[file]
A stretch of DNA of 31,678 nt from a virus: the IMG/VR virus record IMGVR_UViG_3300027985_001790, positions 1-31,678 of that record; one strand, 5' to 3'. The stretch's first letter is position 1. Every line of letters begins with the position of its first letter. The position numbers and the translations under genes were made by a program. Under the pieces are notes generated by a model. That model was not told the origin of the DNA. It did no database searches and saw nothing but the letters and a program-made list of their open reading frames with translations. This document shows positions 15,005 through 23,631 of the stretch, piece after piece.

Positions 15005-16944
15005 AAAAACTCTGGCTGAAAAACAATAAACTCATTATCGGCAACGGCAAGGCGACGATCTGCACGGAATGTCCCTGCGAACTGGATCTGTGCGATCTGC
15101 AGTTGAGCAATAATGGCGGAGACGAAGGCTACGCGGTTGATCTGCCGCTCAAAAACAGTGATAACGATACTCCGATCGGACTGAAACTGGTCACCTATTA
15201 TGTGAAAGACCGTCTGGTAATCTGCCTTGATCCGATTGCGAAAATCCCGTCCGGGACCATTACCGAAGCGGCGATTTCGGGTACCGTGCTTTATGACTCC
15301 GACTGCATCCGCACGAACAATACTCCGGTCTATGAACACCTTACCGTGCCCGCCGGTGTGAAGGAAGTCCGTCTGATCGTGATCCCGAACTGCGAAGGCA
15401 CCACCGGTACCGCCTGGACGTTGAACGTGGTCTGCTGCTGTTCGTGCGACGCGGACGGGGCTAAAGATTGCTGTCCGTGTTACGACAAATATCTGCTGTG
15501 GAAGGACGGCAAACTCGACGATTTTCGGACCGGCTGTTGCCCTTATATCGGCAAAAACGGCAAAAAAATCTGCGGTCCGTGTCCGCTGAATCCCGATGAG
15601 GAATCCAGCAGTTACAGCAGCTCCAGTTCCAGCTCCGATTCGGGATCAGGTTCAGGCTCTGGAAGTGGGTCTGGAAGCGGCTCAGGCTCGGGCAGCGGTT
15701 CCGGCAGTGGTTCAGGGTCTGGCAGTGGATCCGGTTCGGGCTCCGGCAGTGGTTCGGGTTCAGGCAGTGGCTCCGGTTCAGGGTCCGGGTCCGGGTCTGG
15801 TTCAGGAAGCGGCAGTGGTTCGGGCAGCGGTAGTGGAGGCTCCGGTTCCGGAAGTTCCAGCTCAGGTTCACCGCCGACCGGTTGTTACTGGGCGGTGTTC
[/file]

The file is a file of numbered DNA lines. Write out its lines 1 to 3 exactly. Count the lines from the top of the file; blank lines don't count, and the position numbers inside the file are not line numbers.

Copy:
A stretch of DNA of 31,678 nt from a virus: the IMG/VR virus record IMGVR_UViG_3300027985_001790, positions 1-31,678 of that record; one strand, 5' to 3'. The stretch's first letter is position 1. Every line of letters begins with the position of its first letter. The position numbers and the translations under genes were made by a program. Under the pieces are notes generated by a model. That model was not told the origin of the DNA. It did no database searches and saw nothing but the letters and a program-made list of their open reading frames with translations. This document shows positions 15,005 through 23,631 of the stretch, piece after piece.

Positions 15005-16944
15005 AAAAACTCTGGCTGAAAAACAATAAACTCATTATCGGCAACGGCAAGGCGACGATCTGCACGGAATGTCCCTGCGAACTGGATCTGTGCGATCTGC